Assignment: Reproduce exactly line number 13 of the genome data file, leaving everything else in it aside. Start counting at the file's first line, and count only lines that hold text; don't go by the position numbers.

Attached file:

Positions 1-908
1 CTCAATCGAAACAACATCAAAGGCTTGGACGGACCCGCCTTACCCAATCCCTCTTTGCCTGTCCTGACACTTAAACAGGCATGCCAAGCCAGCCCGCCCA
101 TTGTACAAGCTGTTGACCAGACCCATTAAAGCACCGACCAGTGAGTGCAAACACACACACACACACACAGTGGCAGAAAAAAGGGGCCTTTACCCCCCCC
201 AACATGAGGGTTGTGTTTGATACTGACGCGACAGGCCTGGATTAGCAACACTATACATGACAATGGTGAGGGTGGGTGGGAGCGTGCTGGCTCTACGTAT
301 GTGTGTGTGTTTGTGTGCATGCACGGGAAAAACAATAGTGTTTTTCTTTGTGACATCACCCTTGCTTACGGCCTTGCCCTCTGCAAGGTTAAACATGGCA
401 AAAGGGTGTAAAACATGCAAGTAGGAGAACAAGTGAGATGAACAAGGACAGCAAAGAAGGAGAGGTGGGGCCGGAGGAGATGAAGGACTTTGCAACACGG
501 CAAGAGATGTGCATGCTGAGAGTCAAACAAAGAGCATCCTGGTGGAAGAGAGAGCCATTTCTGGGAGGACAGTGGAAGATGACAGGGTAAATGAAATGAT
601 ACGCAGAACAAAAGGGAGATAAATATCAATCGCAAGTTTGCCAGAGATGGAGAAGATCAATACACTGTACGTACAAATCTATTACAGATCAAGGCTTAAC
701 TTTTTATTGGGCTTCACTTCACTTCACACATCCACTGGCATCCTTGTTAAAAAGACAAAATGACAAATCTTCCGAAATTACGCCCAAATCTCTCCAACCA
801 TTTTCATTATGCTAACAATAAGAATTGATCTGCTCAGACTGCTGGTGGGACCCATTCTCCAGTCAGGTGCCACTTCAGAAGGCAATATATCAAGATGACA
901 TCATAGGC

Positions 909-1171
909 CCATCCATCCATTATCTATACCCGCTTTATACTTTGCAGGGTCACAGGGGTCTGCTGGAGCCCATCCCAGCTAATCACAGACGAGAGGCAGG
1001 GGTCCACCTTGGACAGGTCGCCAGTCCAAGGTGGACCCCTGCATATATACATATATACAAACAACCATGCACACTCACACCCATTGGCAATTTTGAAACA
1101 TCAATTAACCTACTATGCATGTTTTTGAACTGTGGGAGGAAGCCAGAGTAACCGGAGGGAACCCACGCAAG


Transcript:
909 CCATCCATCCATTATCTATACCCGCTTTATACTTTGCAGGGTCACAGGGGTCTGCTGGAGCCCATCCCAGCTAATCACAGACGAGAGGCAGG